Why is Financial Education/Literacy Important?

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Why is Financial Education/Literacy Important?. Financial Empowerment. Presented By : Patrice B. Duncan, EVP & Anthony Harris, AVP D&E, The Power Group. What is Financial Empowerment?. - PowerPoint PPT Presentation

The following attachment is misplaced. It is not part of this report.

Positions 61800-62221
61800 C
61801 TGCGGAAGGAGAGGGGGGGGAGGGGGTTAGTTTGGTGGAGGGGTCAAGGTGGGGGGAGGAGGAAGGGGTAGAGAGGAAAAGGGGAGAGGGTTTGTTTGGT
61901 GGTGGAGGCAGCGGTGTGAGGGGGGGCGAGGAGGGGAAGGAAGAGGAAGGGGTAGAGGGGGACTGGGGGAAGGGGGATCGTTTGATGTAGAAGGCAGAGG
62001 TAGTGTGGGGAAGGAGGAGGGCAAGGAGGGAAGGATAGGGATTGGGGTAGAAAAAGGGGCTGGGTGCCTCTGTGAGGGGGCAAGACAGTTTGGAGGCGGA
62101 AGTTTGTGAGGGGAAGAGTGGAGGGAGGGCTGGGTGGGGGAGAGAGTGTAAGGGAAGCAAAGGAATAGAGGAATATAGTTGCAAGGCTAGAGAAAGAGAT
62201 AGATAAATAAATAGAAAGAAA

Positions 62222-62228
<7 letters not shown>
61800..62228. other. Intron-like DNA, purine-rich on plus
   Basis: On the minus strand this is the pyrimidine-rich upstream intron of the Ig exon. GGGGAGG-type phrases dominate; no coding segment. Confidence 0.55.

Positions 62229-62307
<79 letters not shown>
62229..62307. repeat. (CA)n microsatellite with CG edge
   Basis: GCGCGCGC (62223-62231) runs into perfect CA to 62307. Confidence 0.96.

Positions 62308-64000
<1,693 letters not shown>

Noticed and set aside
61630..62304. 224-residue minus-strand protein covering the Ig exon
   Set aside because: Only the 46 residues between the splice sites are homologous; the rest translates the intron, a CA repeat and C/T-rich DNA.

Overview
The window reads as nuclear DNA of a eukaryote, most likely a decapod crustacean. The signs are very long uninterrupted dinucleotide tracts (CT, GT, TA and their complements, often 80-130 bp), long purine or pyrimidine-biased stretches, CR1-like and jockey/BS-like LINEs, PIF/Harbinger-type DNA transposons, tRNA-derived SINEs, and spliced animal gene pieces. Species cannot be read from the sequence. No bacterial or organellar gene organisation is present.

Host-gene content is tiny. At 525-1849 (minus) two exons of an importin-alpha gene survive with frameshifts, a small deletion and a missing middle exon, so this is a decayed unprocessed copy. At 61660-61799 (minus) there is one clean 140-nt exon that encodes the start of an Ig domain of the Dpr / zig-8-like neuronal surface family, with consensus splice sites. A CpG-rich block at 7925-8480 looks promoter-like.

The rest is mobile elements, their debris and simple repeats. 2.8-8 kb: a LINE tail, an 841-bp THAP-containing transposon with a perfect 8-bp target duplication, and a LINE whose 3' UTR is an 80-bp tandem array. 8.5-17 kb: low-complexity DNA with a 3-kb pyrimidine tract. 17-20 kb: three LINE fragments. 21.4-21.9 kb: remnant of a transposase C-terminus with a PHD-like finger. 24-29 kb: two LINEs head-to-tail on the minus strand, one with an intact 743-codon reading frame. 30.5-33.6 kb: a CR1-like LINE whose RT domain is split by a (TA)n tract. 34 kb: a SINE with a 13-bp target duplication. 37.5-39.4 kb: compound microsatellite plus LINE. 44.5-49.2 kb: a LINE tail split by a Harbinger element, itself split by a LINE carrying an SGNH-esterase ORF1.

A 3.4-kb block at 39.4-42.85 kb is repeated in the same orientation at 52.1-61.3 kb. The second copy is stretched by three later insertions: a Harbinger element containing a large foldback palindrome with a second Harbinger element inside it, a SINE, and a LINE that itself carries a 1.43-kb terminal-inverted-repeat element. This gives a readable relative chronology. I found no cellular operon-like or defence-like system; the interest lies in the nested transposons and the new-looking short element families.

Why is Financial Education/Literacy Important? Presented By:Patrice B. Duncan, EVP&Anthony Harris, AVPD&E, The Power GroupFinancial EmpowermentWhat is Financial Empowerment?Empowerment itself is the process of increasing the capacity of individuals or groups to make choices and to transform those choices into desired actions.Financial empowerment therefore is the transfer of personal money power (financial independence) to an individual.It is a process of moving from financial instability to a position of financial stability through investment.What is Financial Literacy?Financial literacy is the knowledge about personal finance that enables people to confidently manage their financial lives. When it comes to managing your budget, paying bills, and knowing the right financial services for you, KNOWLEDGE IS POWER!Case Study Emily & KarenEmily and Karen are friends who borrow about the same amount of money over their lifetimes: Each gets $20,000 in private student loans to help pay for college.Case Study Emily & KarenDuring college they get their first credit cards, and each carry an $8,000 balance, on average, over the years.They buy new cars after graduation and replace them every seven years until they buy their last vehicles at age 70.Case Study Emily & KarenEach buys her first home with a $300,000 mortgage at age 30 and then moves up to a larger house with a $400,000 mortgage after turning 40.Each takes out a $50,000 home-improvement loan to remodel the second house.Case Study Emily & KarenEmily has a FICO Score of 750, which is considered good to excellent. Emily maintains her good credit scores by always paying her bills on time, applying for credit sparingly and never maxing out her credit cards. Lenders respond by increasing her credit limits and giving her more offers of credit, allowing her to spread her balances across several cards and further protect her scores.Case Study Emily & KarenCase Study Private student loans: An $8,000 difference Federal student loans don't take credit scores into account, but private student loans do, and the penalty for worse credit is significant. Interest rates vary by lender, but someone with a 750 score can expect rates that are around 5 to 6 percentage points cheaper than someone with a 650 score, said Mark Kantrowitz of FinAid. Case Study Emily & KarenPrivate Student Loans - $8,000 differenceEmily 750 FICO ScoreInterest Rate - 7.25%Monthly Payment - $234 Total interest paid (10 yrs)$8,176 Karen 650 FICO ScoreInterest Rate - 13.25%Monthly Payment - $302Total interest paid (10 yrs)$16,189 Karen's Penalty $8,013 Case StudyCredit Cards: $60 more a month Credit card issuers have tightened their lending standards in the past couple of years, which means higher rates and stricter standards for just about everyone. Whereas a 720 credit score used to get you the best rates and terms from many issuers, some now require 750. Even getting a card can be tough if your scores are below 675, according to Curtis Arnold of CardRatings.com. A few years ago, even those with "subprime" scores in the low 600s had a slew of offers. Case Study Emily & KarenCredit Cards- $60 difference per mth.Emily - 750 FICO ScoreInterest Rate - 10.99%Annual Interest- $880 Lifetime interest $44,000 Karen 650 FICO ScoreInterest Rate 19.99%Annual Interest- $1,600Lifetime interest $80,000Karen's Penalty $36,000 Case Study Auto loans: $5,400 more per car A few years ago, Karen would have paid about 3 percentage points more for a 60-month new-car loan. Today, that penalty is more than twice as high, according to myFICO.com, which tracks rates for auto and mortgage loans based on FICO credit scores. The difference significantly inflates the interest costs for every $25,000 vehicle she finances over a lifetime. Case Study Emily & Karen Auto loans: $5,400 more per car Emily - 750 FICO ScoreInterest Rate - 5.78%Monthly Payment - $481 Interest cost per car $3,843Lifetime interest paid -$30,768 Karen 650 FICO ScoreInterest Rate 13.24%Monthly Payment - $572Interest cost per car $9,310 Lifetime interest paid $74,480Karens Penalty $43,712 The Role of Financial EducationFinancial education plays a significant role in our society by empowering people with required knowledge and skills to make accurate consumer decisions, follow appropriate financial practices, and achieve economic well being. The Role of Financial EducationHowever, some financial education programs narrowly focus only on changing people's financial knowledge and make the assumption that this leads automatically to changes in financial behavior. The Role of Financial EducationThis assumption may work at times; however, changing financial behavior (not just increasing financial knowledge) is essential for a person to reach financial goals and achieve financial well being.Major Topics of Financial EducationFinancial education is a very broad subject and typical topics covered include:BudgetingCash-flow management CreditBanking Savings and Investments.Major Topics of Financial EducationOther topics of discussion can encompass:Goal Setting Wise Consumer Practices Consumer Laws & RightsRetirement PlanningLife & Death InsuranceMajor Topics of Financial EducationWhile the importance of some topics may change over time, other topics, such as Decision-making Cash-flow management Savings Credit, debt, housing, and planning for the future will always represent the core topic areas of financial education. Educational SettingsFinancial education is very similar to other educational programs. It takes place in formal, non-formal, and informal educational settings. Formal settings include credit courses offered in high school and colleges.Educational SettingsNon-formal settings include financial education training workshops and counseling programs provided by various organizations and individuals outside of formal educational institutions. i.e. non-profitsEducational SettingsInformal financial education comes from everyday interactions with people and mass media, i.e. news, work, internet, family etc.Key ElementsBefore the financial educator begins the program evaluation process, it is important to review the education program to make sure that it has all the key elements to function successfully.Key Elements & PreparationMust haves..Identified target participant group Identified financial education needs Program objectives designed to meet identified needs Educational materials and lesson plans chosen to achieve learning objectives Key Elements & PreparationDelivery method chosen to facilitate participant access to educational materials, i.e. lecture, internet, group, individual etc. Inclusion of evaluation plan and data-collecting instruments Key Elements & PreparationTrained and/or certified financial educator(s) to facilitate learning, i.e. NeighborWorks, HUD, etc. Program monitoring plan to utilize evaluation data for building stronger programs and funding strategiesTarget AudiencesTarget audiences of financial education are very diverse. Participants' ages, levels of education, socio-economic backgrounds, and learning needs can vary greatly. For example, the ages of potential audiences can range from youth to older adult.Target AudiencesThe levels of education can range from elementary school to graduate school. This variation underscores the educational diversity of potential audiences of financial education programs. Target AudiencesAdditionally, the need determines how to carefully select educational materials, delivery methods, and the evaluation approach based on the needs of each audience to achieve desired results. Methods of Financial Education DeliveryVarious methods are used to deliver financial education programs. These methods can be classified under three main categories: Individual MethodsGroup MethodsMass MethodsMethods of Financial Education DeliveryIndividual Methods One-on-one counseling Telephone advising Computer/Internet LearningMethods of Financial Education DeliveryGroup Methods Seminars/presentations Training workshops Workshop series Credit courses offered through formal educational institutions Methods of Financial Education DeliveryMass Methods Web-based programs Interactive CD programs TV programs Newsletters/papers Radio programs Evaluation ToolsEvaluation is a key component of Financial Education Programs. There are many different types of evaluation tools depending on the object being evaluated and the purpose of the evaluation. Perhaps the most important basic distinction in evaluation types is that between formative and summative evaluation.Evaluation ToolsFormative evaluations strengthen or improve the object being evaluated -- they help form it by examining the delivery of the program or technology, the quality of its implementation, and the assessment of the organizational context, personnel, procedures, inputs, and so on. Evaluation ToolsSummative evaluations, in contrast, examine the effects or outcomes of some object -- they summarize it by describing what happens subsequent to delivery of the program or technology; assessing whether the object can be said to have caused the outcome; Evaluation ToolsDetermining the overall impact of the causal factor beyond only the immediate target outcomes; and, estimating the relative costs associated with the object.Evaluation ToolsFormative evaluation includes several evaluation types: Needs assessment determines who needs the program, how great the need is, and what might work to meet the need Evaluability assessment determines whether an evaluation is feasible and how stakeholders can help shape its usefulness Evaluation ToolsFormative evaluation includes several evaluation types: Structured conceptualization helps stakeholders define the program or technology, the target population, and the possible outcomes Implementation evaluation monitors the fidelity of the program or technology delivery Evaluation ToolsFormative evaluation includes several evaluation types: Process evaluation investigates the process of delivering the program or technology, including alternative delivery procedures Financial Education Resources & CurriculumsFDIC Money SmartFreddie Mac Credit SmartNEFE National Endowment for Financial EducationFederal Reserve Bank Guide to Financial Literacy ResourcesJump$tart Financial LiteracySample PresentationGoal SettingBudgetingCreditFive Rules to Goal SettingRule #1: Set Goals that Motivate You Making sure it is something that's important to you and there is value in achieving it.Five Rules to Goal SettingRule #2: Set SMART Goals-Specific -Measurable -Attainable -Relevant -Time Bound Five Rules to Goal SettingRule #3: Set Goals in WritingPut them on your walls, desk, computer monitor, bathroom mirror or refrigerator as a constant reminder.Five Rules to Goal SettingRule #4: Make an Action PlanWrite out the individual steps, and then cross each one off as you complete it.Five Rules to Goal SettingRule #5: Stick With It! Remember to review your goals continuously.How to BudgetGetting started with making a plan for your moneyPlanning how to spend your moneyDeveloping a spending plan to meet your goalsMaking your spending planThe importance of savingGetting helpWhy Do You Need a Spending Plan?To prepare for large expensesTo encourage savingsTo prepare for surprise expensesTo identify wasteful spendingTo accomplish goalsNeighborhood Reinvestment Training InstituteRate Your Spending HabitsWhat would be hardest?Is a house worth giving these things up?Are you ready to do this now? Are there other things you want to do first? What things would be easiest to change?The Steps in Establishing a Spending PlanDetermine your monthly net incomeCalculate your monthly expensesSubtract your regular expenses from your incomeNeighborhood Reinvestment Training InstituteKeeping Track of Spending Save all receipts Use a small notebookSetting Family GoalsTalk about goals as a familyBe specificWrite down all family members goals and rank them in order of importanceAgree on your top goalsFigure out how much it will cost to reach your goalsWants vs. NeedsNeeds= items you must have for basic survivalWants= things you desire but can live withoutMoney Management TipsPlan according to current incomePlan ahead for six monthsInclude spending money for allKeep record keeping simpleMoney Management TipsSet money aside for maintenancePay yourself first at least 10% of take-home payGet consensus from entire familyReviewing the PlanIs our spending plan working?Are all family members able to follow it?Which costs always seem to be over the planned amount?Are we getting closer to reaching our goals?Ways to Make Money Management EasierConsider consolidating credit card accountsConsider selling a carCheck your interest ratesStick to the planImportance of Saving$1,504.09 in 2 years$2/ day2% interest=Try to save 10% of your income on a monthly basis!Types of Savings AccountsRegular savings accountClub accountCertificate of deposit (CD)Money market accountMatched savings accountTips for SaversPay yourself firstOpen a savings account far away from home and workSave change at end of dayBank your surprisesSaving $1 a DayNo Interest5% Daily CompoundingYear 1$365$374Year 5$1,825$2,073Year 10$3,650$4,735Year 30$10,950$25,415Key PointsThe value of creditDifferent types of loansWhat a credit report is and how it is usedHow to read a credit reportHow to start restoring creditHow to recognize credit restoration scamsAvailable credit resourcesKey PointsThe characteristics of a credit card The costs of using a credit card The potential problems with credit card useImportance of Credit Can be useful in times of emergencies Is sometimes more convenient than cash Allows you to make large purchasesTypes of CreditSecuredUnsecuredCollateral ItemsAutomobilesHomesSavings and investment accountsConsumer Installment LoansAutomobileComputerFurnitureCollege tuitionCredit CardsOngoing ability to borrow money for:HouseholdFamilyPersonal expensesHome LoansHome purchase loansHome refinance loansHome equity loansFees Annual maintenance fees Service charges Late feesCost of CreditAmount financed$5,000APR12%Finance charge$675.31Total of payments$5,675.31Be careful of Rent-to-own services Payday loansFour Cs of CreditCapacityCapitalCollateral(Character the 4th C)Credit Reporting AgenciesEquifaxwww.equifax.com (800) 685-1111Experian www.experian.com (888) EXPERIAN (397-3742)Trans Unionwww.transunion.com (800) 916-8800For a merged report: True Credit (merged) www.truecredit.comTips to Manage Your CreditIf possible, pay off your entire bill each monthPay on time to avoid late fees and protect your creditAlways check your monthly statement to verify transactionsTips to Manage Your Credit Ignore offers creditors may send you to reduce or skip payments Think about the cost difference if you purchase your item with cash versus creditWhat is in a Credit Report? Identifying information Credit history Public record information InquiriesCredit Scoring Payment history35% Outstanding debt 30% Credit history 15% Types of credit10% Credit inquiries10%Credit Agencies Credit ScoreExperianFair IssacTrans UnionEmpiricaEquifaxBeaconFICO Credit Scoring The higher the score the better Most consumers score between 300 and 850 www.myfico.comFICO Credit Scoring 660+ = easy to obtain credit at a low interest rate 620-660 = may need additional documentation to get a good rateDefinitionsTax Lien - a claim against a property filed by the taxing authority for unpaid taxesJudgment - a court order placing a lien on a debtors property as security for a debt owed to a creditorDefinitionsCollection account - a past due account that has been referred to a specialist to collect part or all of the debtBankruptcy - a legal proceeding that can legally release a person from repaying debts that a person cannot pay backBankruptciesChapter 13 - the debtor keeps all of his/her property and makes regular payments on the debts after filing for bankruptcyChapter 7 - the debtor gives up all nonexempt property and keeps exempt property (property that state law determines is needed for support of the debtor and his/her dependents)Negative Credit Report InformationType of negative informationMaximum time on credit reportGeneral Civil Judgments7 years from the date filedTax Liens7 years from the date paidIndefinite if not paidChapter 13 Bankruptcy- dismissed or discharged7 yearsAll other Bankruptcies10 yearsWhen is your Credit Report free?You have been recently denied creditYou have been recently denied employment or insuranceYou suspect someone has been fraudulently using your accountWhen is your Credit Report free?You are unemployed and intend to apply for employment within 60 daysYou receive public welfare assistanceYou live in certain statesIdentity TheftContact the fraud department of the three major credit reporting agenciesContact your creditorsFile a report at your local police stationIdentity Theft Resourceswww.consumer.gov/idtheft or 1-877-IDTHEFT (438-4338)www.fraud.org or 1-800-876-7060What are ways to Build a Credit History?Apply for a small loan at a bank or credit union where you have checking or savings accountsApply for credit with a local storeMake a large down payment on a purchase and negotiate credit payments for the balanceWhat are ways to Build a Credit History?Ask a friend or relative with an established credit history to be a co-signer for youPay your bills on timeEstablish nontraditional credit through regular rent and utility paymentsTo Rehabilitate Your Own CreditStart by contacting credit reporting agencies to get copies of your credit reportIf there are errors, request an investigationContact lenders to renegotiate payment plansVisit a credit counseling agencyTips for Credit CounselingInterview several credit counseling agencies before signing a contractCheck with your state attorney general, local consumer protection agency and the Better Business Bureau for complaintsAsk for information from the agency about itself and its servicesAsk questions about services and feesTrue Statements about Credit RehabilitationNo one can have accurate information removed from your credit reportIf you have bad credit, it can take years to repair your credit legitimatelyNo one can create a new identity for youYou can order your credit report yourself and dispute any errors on your ownCredit Card TermsAnnual percentage rate- the rate of interest you are charged plus fees, expressed as a yearly rateFees- charges for annual usage, late payments or balances that over-the-limitCredit Card TermsGrace period - the number of days you have to pay your balance before a creditor starts charging interestBalance computation method - how your interest is calculatedInterest RateFixed - the interest rate will not changeVariable - the interest rate can increase or decreaseShopping for a Credit CardDecide how much you will use your cardStart smallUnderstand the termsBe aware that introductory rates will changeAvoid application feesUnderstand fixed and variable ratesCost of making Minimum PaymentsItemPriceAPRInterest PaidHow much you really pay for the itemTotal years to pay offTV$50018%$439$9398Computer$1,00018%$1,899$2,89919Furniture$2,50018%$8,781$11,28134Benefit of Making Higher PaymentsOriginal BalanceAPRMonthly PaymentsTotal Number of PaymentsTotal Years to Pay offTotal of Payments$2,50018%Minimum payment40434$8,781$2,50018%$50948$4,698$2,50018%$100323$3,163Finance Charge CalculationAPR is 18%Daily periodic rate is 0.0493% (18% divided by 365 days)Multiply the average daily balance ($200) by the daily periodic rateEquals $.10 per day (for each day you have the $200 balance)Finance charge is $.10 x 30 days or $3.00Tips for using Credit CardsPay your bills on timeKeep your receiptsProtect your credit card and account numbersKeep a record of your account numbersCarry only the credit cards you think you will usePay off the total balance each monthRead the fine printCorrecting Credit Card ProblemsPay off credit card and higher interest rate loans firstPay for future purchases using check or cashSee a reputable credit counselorContact UsD&E, A Financial Education and Training Institute, Inc.4532 Jonesboro Road2nd floorForest Park, GA 302971-877-790-1831 toll(770) 961-6900 office(770) 961-8900 faxinfo@depower.org emailwww.depower.org websiteIt is critically important to establish relationships with experts in the Financial Education Industry to ensure accurate information is discussed and disseminated during workshops.*It is critically important to establish relationships with experts in the Financial Education Industry to ensure accurate information is discussed and disseminated during workshops.*Some topics in financial education will continue to evolve in content and importance as both the economy and government policies that affect those topics continue to change. ***